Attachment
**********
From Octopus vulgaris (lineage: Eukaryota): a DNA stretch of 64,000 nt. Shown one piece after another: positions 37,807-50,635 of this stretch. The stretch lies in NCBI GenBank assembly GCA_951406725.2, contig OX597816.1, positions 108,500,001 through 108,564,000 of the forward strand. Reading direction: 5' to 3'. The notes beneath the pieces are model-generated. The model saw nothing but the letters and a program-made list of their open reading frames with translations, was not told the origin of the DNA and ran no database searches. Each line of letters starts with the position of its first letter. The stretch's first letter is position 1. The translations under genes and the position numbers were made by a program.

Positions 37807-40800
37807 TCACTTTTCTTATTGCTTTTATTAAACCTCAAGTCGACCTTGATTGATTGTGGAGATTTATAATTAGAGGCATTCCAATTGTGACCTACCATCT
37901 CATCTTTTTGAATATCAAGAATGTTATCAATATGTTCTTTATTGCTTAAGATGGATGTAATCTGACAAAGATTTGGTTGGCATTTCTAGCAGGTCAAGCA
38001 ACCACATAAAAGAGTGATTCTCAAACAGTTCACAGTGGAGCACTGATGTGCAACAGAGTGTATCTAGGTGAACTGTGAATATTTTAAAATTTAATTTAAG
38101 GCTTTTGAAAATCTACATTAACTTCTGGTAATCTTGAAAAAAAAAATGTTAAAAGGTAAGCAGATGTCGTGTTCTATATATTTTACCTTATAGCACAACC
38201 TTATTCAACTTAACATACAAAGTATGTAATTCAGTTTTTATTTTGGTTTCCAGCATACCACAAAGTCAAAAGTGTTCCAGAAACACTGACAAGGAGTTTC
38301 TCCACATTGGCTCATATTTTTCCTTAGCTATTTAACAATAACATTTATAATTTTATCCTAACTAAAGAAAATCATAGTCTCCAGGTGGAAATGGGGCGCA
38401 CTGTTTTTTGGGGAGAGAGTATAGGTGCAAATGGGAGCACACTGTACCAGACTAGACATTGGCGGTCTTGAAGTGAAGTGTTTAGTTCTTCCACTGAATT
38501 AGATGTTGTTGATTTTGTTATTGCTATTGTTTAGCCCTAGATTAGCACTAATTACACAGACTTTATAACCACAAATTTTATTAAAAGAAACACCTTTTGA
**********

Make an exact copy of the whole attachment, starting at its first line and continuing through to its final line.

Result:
From Octopus vulgaris (lineage: Eukaryota): a DNA stretch of 64,000 nt. Shown one piece after another: positions 37,807-50,635 of this stretch. The stretch lies in NCBI GenBank assembly GCA_951406725.2, contig OX597816.1, positions 108,500,001 through 108,564,000 of the forward strand. Reading direction: 5' to 3'. The notes beneath the pieces are model-generated. The model saw nothing but the letters and a program-made list of their open reading frames with translations, was not told the origin of the DNA and ran no database searches. Each line of letters starts with the position of its first letter. The stretch's first letter is position 1. The translations under genes and the position numbers were made by a program.

Positions 37807-40800
37807 TCACTTTTCTTATTGCTTTTATTAAACCTCAAGTCGACCTTGATTGATTGTGGAGATTTATAATTAGAGGCATTCCAATTGTGACCTACCATCT
37901 CATCTTTTTGAATATCAAGAATGTTATCAATATGTTCTTTATTGCTTAAGATGGATGTAATCTGACAAAGATTTGGTTGGCATTTCTAGCAGGTCAAGCA
38001 ACCACATAAAAGAGTGATTCTCAAACAGTTCACAGTGGAGCACTGATGTGCAACAGAGTGTATCTAGGTGAACTGTGAATATTTTAAAATTTAATTTAAG
38101 GCTTTTGAAAATCTACATTAACTTCTGGTAATCTTGAAAAAAAAAATGTTAAAAGGTAAGCAGATGTCGTGTTCTATATATTTTACCTTATAGCACAACC
38201 TTATTCAACTTAACATACAAAGTATGTAATTCAGTTTTTATTTTGGTTTCCAGCATACCACAAAGTCAAAAGTGTTCCAGAAACACTGACAAGGAGTTTC
38301 TCCACATTGGCTCATATTTTTCCTTAGCTATTTAACAATAACATTTATAATTTTATCCTAACTAAAGAAAATCATAGTCTCCAGGTGGAAATGGGGCGCA
38401 CTGTTTTTTGGGGAGAGAGTATAGGTGCAAATGGGAGCACACTGTACCAGACTAGACATTGGCGGTCTTGAAGTGAAGTGTTTAGTTCTTCCACTGAATT
38501 AGATGTTGTTGATTTTGTTATTGCTATTGTTTAGCCCTAGATTAGCACTAATTACACAGACTTTATAACCACAAATTTTATTAAAAGAAACACCTTTTGA